Resources by Swells in the Middle Kingdom
3 Observations from Teaching Biblical Interpretation
For many international organizations working in China, the transition to local leadership can be a challenging one. In particular, it is not always easy to achieve high levels of spiritual formation when many local leaders are either first generation believers or fairly recent converts.
A Chinese Voice from 120 Years Ago
The following is a suggestion made by a Chinese pastor to the rest of the attendees at the 1890 Shanghai conference of all the Protestant missionaries in China. It must have taken a lot of courage and strong convictions for him to address the room full of foreigners in this manner (there were only a handful of Chinese delegates at the 1890 Conference). Yan's purpose in speaking was to remind the missionaries that in addition to attracting new converts, there was still much work to be done to care for the believers already in the churches.
A Different Kind of Challenge to Effectiveness
I have recently been struck by how susceptible my attitude is to being influenced by my environment. This sounds obviousalmost tautologicalbut let me explain a bit about the kind of influences I am thinking of.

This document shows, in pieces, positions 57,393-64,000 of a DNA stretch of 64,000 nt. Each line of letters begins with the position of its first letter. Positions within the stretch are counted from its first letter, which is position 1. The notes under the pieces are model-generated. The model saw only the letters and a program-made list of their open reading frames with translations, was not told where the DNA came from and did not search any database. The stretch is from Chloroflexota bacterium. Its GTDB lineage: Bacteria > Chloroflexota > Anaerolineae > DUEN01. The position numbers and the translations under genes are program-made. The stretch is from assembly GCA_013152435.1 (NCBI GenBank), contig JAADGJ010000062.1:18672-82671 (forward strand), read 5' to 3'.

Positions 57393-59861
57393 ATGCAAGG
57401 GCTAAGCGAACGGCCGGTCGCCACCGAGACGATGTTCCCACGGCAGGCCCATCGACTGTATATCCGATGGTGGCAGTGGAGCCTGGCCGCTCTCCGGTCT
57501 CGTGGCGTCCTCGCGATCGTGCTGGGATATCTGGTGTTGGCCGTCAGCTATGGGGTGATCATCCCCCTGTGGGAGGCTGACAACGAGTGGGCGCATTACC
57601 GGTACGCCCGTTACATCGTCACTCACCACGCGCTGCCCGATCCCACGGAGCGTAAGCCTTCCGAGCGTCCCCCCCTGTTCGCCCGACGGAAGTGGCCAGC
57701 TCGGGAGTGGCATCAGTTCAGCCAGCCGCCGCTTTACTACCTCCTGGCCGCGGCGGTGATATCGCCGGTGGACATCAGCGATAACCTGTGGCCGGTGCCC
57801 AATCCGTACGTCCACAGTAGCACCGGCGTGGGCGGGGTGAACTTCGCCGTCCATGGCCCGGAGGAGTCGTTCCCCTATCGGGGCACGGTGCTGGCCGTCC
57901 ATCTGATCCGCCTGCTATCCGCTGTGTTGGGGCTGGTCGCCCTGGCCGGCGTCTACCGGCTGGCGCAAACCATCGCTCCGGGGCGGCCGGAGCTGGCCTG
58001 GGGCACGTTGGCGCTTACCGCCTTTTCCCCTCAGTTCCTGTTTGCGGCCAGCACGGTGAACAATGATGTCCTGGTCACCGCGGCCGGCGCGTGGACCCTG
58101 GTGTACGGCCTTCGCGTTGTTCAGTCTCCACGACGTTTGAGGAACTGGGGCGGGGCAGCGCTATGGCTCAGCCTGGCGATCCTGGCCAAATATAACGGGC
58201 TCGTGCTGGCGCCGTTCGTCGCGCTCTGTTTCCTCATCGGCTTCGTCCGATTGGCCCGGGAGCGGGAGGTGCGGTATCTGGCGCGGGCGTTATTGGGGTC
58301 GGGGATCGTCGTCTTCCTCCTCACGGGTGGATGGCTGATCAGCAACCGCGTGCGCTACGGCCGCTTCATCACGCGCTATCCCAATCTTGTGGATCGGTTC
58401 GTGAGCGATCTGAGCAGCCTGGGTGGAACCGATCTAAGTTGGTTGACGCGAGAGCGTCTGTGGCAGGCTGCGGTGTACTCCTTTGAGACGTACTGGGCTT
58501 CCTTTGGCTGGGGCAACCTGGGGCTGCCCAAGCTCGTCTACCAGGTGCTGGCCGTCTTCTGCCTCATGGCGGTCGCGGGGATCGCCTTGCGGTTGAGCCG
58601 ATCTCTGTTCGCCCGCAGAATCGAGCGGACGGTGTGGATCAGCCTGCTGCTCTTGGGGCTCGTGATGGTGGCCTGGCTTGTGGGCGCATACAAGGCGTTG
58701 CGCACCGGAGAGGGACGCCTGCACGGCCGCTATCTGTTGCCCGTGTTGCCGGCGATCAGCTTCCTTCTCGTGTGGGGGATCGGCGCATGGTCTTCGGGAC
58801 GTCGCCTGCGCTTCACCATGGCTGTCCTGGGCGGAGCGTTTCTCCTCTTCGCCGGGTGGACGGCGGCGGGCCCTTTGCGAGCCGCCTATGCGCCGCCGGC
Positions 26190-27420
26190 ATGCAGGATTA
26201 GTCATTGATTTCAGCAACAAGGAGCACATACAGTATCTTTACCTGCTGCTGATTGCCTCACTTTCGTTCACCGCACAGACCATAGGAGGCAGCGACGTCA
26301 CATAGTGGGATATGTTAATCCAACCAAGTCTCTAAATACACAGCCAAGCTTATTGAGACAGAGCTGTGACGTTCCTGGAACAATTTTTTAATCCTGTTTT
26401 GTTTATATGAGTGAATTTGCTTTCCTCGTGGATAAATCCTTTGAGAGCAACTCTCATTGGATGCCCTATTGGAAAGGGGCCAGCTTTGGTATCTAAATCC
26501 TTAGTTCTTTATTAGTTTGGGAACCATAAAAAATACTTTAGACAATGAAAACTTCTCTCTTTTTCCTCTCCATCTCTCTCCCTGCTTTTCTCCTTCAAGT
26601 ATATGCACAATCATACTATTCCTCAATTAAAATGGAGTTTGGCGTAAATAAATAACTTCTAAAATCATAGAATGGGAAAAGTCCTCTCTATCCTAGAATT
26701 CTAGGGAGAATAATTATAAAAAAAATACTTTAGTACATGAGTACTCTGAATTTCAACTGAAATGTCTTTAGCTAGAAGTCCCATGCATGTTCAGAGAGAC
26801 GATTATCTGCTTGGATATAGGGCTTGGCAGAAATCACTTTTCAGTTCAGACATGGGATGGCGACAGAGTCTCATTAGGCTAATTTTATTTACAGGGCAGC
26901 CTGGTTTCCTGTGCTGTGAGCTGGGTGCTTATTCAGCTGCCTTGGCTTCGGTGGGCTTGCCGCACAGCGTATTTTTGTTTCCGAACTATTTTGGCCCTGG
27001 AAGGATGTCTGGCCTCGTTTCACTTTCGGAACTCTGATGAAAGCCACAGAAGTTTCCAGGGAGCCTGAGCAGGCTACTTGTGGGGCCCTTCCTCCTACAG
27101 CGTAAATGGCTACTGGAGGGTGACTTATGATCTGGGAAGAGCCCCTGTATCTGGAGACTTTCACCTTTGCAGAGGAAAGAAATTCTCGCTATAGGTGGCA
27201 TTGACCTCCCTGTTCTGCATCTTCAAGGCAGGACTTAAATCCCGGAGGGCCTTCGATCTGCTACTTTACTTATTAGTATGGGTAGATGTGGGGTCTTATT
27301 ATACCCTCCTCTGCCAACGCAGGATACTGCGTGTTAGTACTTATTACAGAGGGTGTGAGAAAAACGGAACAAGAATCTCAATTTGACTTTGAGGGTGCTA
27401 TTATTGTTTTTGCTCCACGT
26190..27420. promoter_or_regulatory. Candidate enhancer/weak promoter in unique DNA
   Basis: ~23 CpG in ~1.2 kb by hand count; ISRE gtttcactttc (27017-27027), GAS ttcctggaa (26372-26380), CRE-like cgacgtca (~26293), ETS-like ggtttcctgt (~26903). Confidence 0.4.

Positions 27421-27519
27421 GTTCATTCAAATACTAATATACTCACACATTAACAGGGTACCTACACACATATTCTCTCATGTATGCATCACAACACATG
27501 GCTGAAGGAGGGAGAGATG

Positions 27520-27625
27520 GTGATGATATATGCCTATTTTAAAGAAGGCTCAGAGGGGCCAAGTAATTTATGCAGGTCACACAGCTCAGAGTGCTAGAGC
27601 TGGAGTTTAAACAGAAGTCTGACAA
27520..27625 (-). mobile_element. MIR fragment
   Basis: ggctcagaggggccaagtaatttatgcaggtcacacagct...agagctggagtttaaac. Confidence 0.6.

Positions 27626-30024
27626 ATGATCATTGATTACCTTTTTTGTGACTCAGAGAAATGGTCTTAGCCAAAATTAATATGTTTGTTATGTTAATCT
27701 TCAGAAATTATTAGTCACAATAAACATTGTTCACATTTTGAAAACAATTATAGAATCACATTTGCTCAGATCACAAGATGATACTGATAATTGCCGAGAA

An Anti-Management Management Book
The Choice—A short and straightforward read with one profound insight at its core. . .
Are You "Among the People"
The following is a quotation from James Hudson Taylor, speaking to a gathering of field workers Pingyang, Shanxi in 1886.
Becoming a Sending Church
Many would agree that learning to work cross-culturally is one of the greatest barriers to achieving China’s Christian dream of becoming a mighty missionary nation. Without denying the challenges involved in raising up a cohort of culturally sensitive Chinese Christians, there is a yet another aspect of the Chinese missionary dream which has yet to receive much concerted attention. In addition to calling, equipping and sending the cross-cultural workers themselves, it is also necessary to call, equip, and mobilize the local congregations to play their part in the mission project.
Calvinism on the Ground in China
In recent years Calvinism has become an increasingly common topic of discussion within Chinese Christian circles. This trend has not gone unnoticed, and many scholars of Christianity in China are working to document and understand the growth of Reformed Christianity within the mainland.